Nature, Weather & Space

Florida May Soon Be Getting Its First Snow Park

This winter wonderland sounds amazing! Here's what we know so far.

Florida is the Sunshine State, and warm beach days are plentiful throughout much of the year in that region of the country. One thing the Southern state doesn’t have a lot of, however, is snow.

Native Floridians who have been deprived of the white stuff their whole lives, as well as transplants from colder climates, may soon get the opportunity to experience the wintry precipitation as the state may be getting its first snow park. Point Summit Inc., the company that manages the TreeHoppers Aerial Adventure Park, is currently waiting on approval from city officials to construct the park in Dade City in Pasco County, Florida.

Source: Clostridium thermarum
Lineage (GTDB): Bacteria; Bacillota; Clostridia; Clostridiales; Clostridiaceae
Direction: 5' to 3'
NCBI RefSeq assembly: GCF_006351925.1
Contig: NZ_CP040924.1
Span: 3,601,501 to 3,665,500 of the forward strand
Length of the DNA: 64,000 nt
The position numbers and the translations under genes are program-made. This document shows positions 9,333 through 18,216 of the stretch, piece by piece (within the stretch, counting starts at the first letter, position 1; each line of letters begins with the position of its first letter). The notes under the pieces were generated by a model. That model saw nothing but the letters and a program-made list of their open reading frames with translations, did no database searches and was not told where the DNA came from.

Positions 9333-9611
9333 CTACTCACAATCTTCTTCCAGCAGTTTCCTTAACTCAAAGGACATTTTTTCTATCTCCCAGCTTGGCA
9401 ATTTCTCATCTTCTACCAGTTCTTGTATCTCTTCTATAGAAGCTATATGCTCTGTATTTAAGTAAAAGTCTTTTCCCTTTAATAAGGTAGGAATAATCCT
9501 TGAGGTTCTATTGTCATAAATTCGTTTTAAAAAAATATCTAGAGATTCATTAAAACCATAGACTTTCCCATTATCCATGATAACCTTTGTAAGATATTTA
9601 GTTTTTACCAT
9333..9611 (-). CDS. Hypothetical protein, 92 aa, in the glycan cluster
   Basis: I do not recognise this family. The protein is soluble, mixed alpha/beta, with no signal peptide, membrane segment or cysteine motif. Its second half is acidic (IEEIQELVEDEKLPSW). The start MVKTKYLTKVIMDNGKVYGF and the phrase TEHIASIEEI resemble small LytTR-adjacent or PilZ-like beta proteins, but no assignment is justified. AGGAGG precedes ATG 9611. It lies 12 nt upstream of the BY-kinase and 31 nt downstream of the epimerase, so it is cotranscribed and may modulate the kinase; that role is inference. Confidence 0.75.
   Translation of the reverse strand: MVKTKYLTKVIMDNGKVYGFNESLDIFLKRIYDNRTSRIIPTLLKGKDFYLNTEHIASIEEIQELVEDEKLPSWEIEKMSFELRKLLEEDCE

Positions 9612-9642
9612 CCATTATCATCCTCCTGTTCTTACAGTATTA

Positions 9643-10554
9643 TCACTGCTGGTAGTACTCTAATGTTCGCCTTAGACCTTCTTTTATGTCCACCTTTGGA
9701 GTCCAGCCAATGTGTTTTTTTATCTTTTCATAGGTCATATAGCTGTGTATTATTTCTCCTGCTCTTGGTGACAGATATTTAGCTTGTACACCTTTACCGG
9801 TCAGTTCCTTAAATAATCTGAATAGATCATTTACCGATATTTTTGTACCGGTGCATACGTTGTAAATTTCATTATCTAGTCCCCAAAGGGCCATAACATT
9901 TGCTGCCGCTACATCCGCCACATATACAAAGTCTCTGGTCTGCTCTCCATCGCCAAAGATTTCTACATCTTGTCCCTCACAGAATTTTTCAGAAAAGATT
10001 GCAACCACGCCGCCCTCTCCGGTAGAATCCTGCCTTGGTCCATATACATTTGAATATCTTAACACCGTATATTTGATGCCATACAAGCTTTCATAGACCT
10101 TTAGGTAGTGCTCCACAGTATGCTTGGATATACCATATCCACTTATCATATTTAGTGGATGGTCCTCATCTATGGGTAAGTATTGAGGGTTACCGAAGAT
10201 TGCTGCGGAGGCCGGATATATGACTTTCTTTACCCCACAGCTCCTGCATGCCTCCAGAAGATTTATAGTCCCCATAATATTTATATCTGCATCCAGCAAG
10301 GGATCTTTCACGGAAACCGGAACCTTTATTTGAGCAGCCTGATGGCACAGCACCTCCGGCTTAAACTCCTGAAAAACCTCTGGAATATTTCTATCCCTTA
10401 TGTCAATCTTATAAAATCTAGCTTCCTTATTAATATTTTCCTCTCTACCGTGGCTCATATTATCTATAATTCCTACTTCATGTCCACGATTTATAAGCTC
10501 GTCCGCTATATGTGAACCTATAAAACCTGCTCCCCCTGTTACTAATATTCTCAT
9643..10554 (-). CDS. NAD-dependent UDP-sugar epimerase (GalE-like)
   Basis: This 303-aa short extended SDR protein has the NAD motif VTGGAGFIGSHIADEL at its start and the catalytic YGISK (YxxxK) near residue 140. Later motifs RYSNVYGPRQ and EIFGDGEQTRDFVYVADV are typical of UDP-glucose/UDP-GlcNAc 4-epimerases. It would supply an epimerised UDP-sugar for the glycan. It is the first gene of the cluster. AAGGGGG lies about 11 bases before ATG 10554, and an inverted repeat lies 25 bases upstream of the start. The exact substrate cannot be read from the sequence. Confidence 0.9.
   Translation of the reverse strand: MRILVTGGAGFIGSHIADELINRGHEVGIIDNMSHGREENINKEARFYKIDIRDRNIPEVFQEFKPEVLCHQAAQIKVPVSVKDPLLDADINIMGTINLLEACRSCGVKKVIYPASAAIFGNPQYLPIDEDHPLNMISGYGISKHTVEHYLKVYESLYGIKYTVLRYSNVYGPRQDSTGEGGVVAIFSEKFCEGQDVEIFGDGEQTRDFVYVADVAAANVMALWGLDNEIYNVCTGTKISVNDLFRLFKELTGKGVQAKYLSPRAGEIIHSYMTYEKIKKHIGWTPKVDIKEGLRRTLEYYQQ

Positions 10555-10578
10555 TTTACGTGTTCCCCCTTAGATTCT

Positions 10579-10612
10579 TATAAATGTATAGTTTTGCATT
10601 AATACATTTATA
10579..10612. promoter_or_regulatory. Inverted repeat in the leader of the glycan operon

The park would only be open during the colder months of fall and winter. The snow would be man-made and environmentally friendly. Point Summit is looking to build the park on a 58-acre site across from the TreeHoppers location. The snow park would include a tubing run as well as space to simply play in the snow.

Adobe

Residents are divided about the prospect of a snow park in their state. Although the idea sounds interesting, some wonder about the feasibility of a winter wonderland in such a warm climate.

“I’ve been to a snow park up in North Carolina,” local resident Jacob Yundt told ABC Action News. “It was pretty cool. They made their own fake snow, but how would that do in Florida?”

Adobe

Others feel that the park would be a great addition to the area’s attractions.

“This is a great, unique asset that could attract a lot of attention to Pasco County in a great, positive light,” Adam Thomas, Pasco County’s tourism director, told ABC Action News. “We have all these great amenities that really makes Pasco unique in the sports arena. Now we’re just trying to add on to that.”

Twitter user @WuhTang agrees, tweeting: “FLORIDA SHOULD INVEST IN AN INDOOR SNOW PARK” and following it up with the praying hands emoji.

Do you think a snow park could work in Florida, or should the Sunshine State stick to what it does best?